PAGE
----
Saturday 13 February 2016


It's a sort of anniversary today - the discovery, on Feb 13th 1961, by three professional rock-hunters of the Coso Artifact in a range of hills outside Olancha California where they owned the enterprise "LM & V Rockhounds Gem and Gift Shop". They were out trying to augment their stock and threw a number of lumps into their rock-bag for processing back in their workshop. They were particularly interested in geodes [nice examples L] which are hollow geological concretions often crappy on the outside but with nice bright colourful crystal interiors: they make pretty, useless, ornaments and formed the backbone of LM&V's business.  When this potential geode was cut in half with a diamond saw it turned out not to be hollow and "dang near busted the diamond saw" [I paraphrase]. In the middle of the concretion, which included sea-shells estimated to be half-a-million years old, was something that looked like a spark-plug. It had a magnetic core surrounded by white ceramic and bits of copper, was roughly hexagonal in shape and was the size of a spark-plug. It caused a bit of stir when the Coso Three wrote up a report in the local Outdoors magazine. I can't show you a picture, however, because the Coso Artifact has disappeared in the intervening 55 years.  I could show you pictures, including X-rays, that were supposed to be taken in the 60s, but I decline to do so. The Antikythera Mechanism is still there for our investigation.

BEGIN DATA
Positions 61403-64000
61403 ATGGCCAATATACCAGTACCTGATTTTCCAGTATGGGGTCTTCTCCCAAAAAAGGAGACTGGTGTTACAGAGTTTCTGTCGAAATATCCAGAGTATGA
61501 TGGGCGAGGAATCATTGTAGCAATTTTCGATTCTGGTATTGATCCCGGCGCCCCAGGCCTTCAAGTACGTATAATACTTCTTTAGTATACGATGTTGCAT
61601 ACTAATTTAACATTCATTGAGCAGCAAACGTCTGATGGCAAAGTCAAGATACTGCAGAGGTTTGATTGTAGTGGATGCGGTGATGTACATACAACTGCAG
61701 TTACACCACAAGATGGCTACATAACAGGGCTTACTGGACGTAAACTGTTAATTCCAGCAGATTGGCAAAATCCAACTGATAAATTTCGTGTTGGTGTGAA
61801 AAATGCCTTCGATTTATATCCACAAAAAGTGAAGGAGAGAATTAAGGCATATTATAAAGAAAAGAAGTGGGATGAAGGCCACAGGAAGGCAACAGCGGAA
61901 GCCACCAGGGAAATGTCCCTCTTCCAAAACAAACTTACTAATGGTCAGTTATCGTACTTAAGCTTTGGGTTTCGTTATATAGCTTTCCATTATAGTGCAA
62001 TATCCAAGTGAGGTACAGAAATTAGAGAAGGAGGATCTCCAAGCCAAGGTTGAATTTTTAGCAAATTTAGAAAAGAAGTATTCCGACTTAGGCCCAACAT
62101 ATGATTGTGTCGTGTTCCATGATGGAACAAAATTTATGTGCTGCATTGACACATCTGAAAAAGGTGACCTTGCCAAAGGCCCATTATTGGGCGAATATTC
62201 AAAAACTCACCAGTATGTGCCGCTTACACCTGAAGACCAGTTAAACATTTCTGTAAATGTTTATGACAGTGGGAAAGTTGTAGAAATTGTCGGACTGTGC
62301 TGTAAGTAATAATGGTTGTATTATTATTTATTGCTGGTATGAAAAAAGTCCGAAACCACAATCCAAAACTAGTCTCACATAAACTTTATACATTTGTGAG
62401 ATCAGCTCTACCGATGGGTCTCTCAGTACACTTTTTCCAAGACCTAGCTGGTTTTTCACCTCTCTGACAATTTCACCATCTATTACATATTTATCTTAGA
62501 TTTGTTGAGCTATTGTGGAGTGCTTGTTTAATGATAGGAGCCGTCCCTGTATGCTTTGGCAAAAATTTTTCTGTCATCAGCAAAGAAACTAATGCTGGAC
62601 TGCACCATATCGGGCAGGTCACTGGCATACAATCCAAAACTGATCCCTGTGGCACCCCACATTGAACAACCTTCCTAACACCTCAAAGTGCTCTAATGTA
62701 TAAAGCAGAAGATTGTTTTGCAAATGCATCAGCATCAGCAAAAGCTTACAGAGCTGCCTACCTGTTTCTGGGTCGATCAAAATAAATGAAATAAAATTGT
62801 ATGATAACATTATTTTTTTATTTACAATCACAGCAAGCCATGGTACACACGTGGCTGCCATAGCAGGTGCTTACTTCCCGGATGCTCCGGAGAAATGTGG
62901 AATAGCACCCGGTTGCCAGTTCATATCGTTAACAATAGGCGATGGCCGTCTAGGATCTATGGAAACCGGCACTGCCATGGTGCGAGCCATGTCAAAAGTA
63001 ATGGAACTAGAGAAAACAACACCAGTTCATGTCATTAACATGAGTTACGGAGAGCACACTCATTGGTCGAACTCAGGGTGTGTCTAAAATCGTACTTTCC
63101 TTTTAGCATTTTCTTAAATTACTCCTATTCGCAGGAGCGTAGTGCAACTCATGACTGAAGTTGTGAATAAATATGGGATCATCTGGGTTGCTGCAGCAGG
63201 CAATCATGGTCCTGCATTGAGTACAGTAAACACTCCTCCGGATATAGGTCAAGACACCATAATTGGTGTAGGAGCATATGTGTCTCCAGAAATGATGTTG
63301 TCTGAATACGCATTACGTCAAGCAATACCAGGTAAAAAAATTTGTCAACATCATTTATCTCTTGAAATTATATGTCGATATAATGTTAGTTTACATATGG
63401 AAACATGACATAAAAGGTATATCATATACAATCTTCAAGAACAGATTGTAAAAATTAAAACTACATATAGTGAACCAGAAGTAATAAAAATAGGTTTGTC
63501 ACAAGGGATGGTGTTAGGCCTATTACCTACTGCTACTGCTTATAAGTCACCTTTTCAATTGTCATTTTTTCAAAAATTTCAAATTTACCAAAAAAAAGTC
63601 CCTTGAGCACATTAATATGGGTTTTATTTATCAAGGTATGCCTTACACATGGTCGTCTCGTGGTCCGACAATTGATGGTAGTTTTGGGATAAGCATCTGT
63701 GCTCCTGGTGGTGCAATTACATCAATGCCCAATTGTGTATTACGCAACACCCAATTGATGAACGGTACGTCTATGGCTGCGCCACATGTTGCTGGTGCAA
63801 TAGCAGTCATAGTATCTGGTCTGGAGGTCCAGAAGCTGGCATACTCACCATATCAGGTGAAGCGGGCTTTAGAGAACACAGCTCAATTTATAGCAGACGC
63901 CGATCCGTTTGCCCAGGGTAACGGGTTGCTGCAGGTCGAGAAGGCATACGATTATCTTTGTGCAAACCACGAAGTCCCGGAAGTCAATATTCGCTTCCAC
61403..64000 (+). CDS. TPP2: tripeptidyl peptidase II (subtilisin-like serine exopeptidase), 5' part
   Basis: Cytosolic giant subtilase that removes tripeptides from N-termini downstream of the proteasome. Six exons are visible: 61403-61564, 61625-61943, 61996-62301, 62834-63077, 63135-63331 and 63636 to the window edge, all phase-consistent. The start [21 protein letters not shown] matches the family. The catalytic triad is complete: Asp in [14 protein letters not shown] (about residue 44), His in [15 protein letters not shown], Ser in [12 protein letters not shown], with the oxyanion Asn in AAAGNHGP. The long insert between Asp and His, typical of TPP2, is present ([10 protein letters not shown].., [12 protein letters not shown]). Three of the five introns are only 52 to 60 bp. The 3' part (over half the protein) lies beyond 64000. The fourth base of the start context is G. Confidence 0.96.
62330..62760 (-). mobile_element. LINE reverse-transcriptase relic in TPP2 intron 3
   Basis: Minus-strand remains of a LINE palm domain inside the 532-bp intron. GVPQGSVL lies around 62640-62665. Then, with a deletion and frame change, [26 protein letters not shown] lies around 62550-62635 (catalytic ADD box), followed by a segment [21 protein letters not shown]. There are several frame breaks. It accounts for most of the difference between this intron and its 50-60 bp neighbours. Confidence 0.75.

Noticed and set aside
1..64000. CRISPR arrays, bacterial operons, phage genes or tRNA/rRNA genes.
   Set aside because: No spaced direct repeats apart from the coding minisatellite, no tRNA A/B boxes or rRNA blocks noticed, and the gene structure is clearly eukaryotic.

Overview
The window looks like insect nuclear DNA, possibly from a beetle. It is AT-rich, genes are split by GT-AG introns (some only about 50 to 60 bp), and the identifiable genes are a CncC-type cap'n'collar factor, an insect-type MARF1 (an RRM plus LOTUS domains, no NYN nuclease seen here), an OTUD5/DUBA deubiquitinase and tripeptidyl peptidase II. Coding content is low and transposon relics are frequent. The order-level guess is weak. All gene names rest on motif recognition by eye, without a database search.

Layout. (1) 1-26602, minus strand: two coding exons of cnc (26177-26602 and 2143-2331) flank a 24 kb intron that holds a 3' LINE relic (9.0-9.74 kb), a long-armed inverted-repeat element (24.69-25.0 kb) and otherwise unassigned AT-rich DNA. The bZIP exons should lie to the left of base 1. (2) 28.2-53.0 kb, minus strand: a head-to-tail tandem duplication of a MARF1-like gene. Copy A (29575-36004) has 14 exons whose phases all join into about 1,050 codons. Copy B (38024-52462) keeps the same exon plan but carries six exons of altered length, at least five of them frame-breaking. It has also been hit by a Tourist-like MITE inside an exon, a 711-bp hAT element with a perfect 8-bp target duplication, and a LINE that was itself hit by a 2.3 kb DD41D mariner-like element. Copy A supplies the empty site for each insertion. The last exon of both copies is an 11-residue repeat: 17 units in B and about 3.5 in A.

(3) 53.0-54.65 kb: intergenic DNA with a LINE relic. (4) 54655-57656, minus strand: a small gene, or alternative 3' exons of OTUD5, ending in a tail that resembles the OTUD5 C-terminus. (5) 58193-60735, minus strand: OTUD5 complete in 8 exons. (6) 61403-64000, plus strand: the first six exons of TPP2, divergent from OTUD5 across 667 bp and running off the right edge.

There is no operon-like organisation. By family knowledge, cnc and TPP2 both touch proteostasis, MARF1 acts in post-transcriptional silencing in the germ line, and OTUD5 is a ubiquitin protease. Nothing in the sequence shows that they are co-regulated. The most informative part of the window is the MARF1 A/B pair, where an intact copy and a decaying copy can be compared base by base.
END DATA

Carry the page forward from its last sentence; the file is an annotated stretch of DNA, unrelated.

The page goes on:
If you take an assertion by an unnamed geologist that the exterior is 500,000 years old and believe that the object inside is a spark-plug then we have a problem. It implies that someone was dropping spark-plugs in the wilderness at a time when all the other surviving man-made artefacts are chipped stone tools. That seems unlikely, so that leaves Christopher Lloyd doing some repairs in Back To The Future XV or gasoline-powered space-ships driven by Little Green Men. Both of these explanations have been proposed and supported by people who have difficulty integrating and evaluating evidence. I think we can take a cue from Tony Kavanagh's considered dismissal of a nonsense story published in Nature: "Extraordinary findings require extraordinary levels of proof". Here we don't even have the primary evidence any more.  But that hasn't stopped the The Spark Plug Collectors of America asserting the age and brand (Champion) of the said spark-plug.  Only in America: who would consume their leisure hours collecting spark-plugs when they could be buying a nice geode to put in the middle of their coffee table?  But don't take my assessment: 400,000 people have watched this youtube clip.

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